On the other hand, soft cheeses are ready a little sooner. One of our latest is Feta, which is stored in brine (pictured). Delicious!
We also hope our other goat is in kid, although it’s very near to the end of the mating season and we probably won’t know for some time if she’s pregnant. If we’re lucky, we could double our production of milk!
We lose our beautiful girl
2011 didn’t start off too well for us, with the tragic loss of our lovely GSD Sophie. She was a truly wonderful dog who joined us with her sister Amy over 10 years ago, and she was the matriarch of our pack.
Although getting older she was generally pretty healthy, but one day on a walk around the field she just lay down and seemed very cold. We brought her in to warm her up and she did rally, but the following day she collapsed in the kitchen. Wrapped in a blanket while we comforted her, she died in our arms. Quite typical of her to spare us from long term worry, and difficult decisions.
She will be sorely missed, not least for those defiant barks she used to deliver while looking us in the eye and ignoring our pleas for quiet!
We try making our own soap
December has been quite busy, with poor weather giving us all kinds of problems. Deliveries (in and out!) have been interrupted and movement around the croft has been harder than usual. However, the animals all seem to be coping well, even if they are already looking forward to the warmer weather in Spring!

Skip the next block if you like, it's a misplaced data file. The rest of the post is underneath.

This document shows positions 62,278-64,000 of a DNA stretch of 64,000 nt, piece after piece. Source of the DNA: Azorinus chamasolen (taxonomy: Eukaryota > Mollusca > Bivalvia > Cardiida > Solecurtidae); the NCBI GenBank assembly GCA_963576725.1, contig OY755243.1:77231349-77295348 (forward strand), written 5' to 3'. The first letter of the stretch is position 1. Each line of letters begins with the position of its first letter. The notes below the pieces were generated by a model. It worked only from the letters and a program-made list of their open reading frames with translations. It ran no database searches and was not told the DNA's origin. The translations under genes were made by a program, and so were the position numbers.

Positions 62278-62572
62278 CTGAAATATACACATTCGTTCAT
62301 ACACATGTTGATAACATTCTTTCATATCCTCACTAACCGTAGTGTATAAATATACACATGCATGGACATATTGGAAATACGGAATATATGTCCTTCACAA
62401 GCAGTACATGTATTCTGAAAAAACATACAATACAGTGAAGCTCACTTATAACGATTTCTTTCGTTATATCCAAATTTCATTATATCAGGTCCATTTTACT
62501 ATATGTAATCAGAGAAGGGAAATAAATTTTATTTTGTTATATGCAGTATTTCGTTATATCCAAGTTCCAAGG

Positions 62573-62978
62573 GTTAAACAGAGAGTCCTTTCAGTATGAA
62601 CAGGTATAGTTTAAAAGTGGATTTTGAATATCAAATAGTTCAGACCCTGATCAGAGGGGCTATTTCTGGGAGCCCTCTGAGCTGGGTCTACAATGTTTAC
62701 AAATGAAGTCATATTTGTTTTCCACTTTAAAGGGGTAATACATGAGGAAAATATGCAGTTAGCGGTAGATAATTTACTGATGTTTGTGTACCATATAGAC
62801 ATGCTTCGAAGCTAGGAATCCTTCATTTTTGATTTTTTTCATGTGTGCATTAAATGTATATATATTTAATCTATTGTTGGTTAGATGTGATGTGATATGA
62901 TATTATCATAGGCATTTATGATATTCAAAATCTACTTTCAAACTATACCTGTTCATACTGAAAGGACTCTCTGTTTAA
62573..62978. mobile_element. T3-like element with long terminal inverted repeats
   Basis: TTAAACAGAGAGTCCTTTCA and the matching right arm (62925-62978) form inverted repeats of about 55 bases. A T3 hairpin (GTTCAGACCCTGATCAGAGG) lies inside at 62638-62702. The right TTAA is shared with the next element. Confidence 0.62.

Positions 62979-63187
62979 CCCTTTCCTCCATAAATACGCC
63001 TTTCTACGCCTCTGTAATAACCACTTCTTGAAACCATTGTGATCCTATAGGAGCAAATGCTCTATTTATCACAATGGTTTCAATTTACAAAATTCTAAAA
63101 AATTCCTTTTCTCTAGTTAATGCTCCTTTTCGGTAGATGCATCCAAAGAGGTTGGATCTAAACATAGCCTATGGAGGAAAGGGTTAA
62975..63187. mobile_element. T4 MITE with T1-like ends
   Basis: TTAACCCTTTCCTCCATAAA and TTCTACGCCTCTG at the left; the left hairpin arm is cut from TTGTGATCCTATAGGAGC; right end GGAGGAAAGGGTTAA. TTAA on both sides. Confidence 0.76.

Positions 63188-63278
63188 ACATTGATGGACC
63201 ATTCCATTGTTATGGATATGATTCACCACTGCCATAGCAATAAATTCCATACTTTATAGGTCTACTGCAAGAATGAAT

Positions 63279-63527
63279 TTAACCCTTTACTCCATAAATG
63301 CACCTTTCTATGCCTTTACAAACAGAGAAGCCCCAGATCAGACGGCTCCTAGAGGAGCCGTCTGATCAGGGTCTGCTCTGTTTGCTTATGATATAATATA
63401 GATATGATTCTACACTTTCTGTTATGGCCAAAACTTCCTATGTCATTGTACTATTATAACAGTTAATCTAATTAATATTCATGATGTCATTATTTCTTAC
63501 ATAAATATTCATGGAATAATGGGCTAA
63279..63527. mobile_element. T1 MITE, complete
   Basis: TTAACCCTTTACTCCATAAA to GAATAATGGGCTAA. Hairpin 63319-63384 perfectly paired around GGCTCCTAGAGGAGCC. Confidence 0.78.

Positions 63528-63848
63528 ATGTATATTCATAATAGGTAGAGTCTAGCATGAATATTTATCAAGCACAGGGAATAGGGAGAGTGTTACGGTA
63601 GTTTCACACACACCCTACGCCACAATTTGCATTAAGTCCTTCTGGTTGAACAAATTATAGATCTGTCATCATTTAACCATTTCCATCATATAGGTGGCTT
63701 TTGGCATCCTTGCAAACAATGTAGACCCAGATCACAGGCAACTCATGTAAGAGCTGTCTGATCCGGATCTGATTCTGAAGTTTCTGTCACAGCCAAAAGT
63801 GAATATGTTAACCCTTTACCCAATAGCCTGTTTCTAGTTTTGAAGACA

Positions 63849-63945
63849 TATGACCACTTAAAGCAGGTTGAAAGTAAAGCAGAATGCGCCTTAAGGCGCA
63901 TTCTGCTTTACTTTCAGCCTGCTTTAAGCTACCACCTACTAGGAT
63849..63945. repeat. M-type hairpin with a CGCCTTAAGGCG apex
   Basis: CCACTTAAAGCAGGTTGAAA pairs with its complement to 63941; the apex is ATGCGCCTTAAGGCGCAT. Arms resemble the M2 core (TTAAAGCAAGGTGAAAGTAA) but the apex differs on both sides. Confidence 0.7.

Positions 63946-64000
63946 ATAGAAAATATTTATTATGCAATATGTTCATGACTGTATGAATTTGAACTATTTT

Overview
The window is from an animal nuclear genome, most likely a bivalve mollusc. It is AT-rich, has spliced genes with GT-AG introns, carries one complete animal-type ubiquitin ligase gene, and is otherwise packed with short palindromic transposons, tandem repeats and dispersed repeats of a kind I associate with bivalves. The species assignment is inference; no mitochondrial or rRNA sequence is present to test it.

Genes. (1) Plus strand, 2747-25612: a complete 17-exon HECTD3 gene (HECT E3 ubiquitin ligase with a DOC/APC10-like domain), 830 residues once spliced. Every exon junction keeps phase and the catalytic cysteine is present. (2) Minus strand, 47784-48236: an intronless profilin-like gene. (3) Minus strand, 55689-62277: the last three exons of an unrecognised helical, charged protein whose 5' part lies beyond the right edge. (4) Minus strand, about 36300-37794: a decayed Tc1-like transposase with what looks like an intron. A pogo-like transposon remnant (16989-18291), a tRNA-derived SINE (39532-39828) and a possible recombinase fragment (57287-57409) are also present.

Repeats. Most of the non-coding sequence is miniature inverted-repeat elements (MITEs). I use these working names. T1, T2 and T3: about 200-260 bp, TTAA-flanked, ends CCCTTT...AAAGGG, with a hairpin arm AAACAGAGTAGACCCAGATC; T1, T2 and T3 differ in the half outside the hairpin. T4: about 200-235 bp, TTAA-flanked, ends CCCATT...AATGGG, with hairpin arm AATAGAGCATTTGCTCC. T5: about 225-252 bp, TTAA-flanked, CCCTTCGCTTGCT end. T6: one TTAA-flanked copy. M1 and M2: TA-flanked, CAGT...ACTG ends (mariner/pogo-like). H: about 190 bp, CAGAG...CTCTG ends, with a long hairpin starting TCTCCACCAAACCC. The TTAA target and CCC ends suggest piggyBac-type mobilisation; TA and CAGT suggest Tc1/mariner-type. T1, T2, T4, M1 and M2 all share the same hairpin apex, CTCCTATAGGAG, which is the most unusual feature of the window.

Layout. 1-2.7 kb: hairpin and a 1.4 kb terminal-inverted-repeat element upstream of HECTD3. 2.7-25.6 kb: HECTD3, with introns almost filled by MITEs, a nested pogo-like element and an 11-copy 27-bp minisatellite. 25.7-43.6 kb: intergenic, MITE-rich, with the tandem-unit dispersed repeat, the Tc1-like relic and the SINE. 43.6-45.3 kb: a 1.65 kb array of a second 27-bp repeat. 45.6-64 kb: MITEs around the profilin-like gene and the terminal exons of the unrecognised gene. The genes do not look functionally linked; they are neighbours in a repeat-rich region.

Since spending time outside has been less than attractive, we’ve turned our attention to pursuits indoors – including our first try at soap making.
Using lard (from our last pigs), goats milk, olive oil, and a little caustic soda (measured very accurately indeed!), we produced 3 blocks of soap, including one with added oatmeal ‘exfoliant’. Now cut into pieces it will need to cure for several weeks, but we’re looking forward to trying it out.
The snow catches us by surprise but the dogs love it
It was all going so well, and then suddenly there was a blanket of white. We knew it would happen sooner or later, but we just didn’t expect it to be in November!
Still, we can’t dwell on it. The sheep have been converged into a more sheltered area (this was due to happen anyway, but the snow gave us that little push), and we are well into the animal feeding cycle now. The main difficulty is that the feed has to be carried as the wheelbarrow can’t be pushed through, and the usual paths are quite deep. It makes otherwise quite straightforward tasks much more tiring.
On the plus side, we haven’t seen many muddy pawprints in the house! All the mud has either frozen or been covered over, leaving a nice clean play area for the dogs. They love it!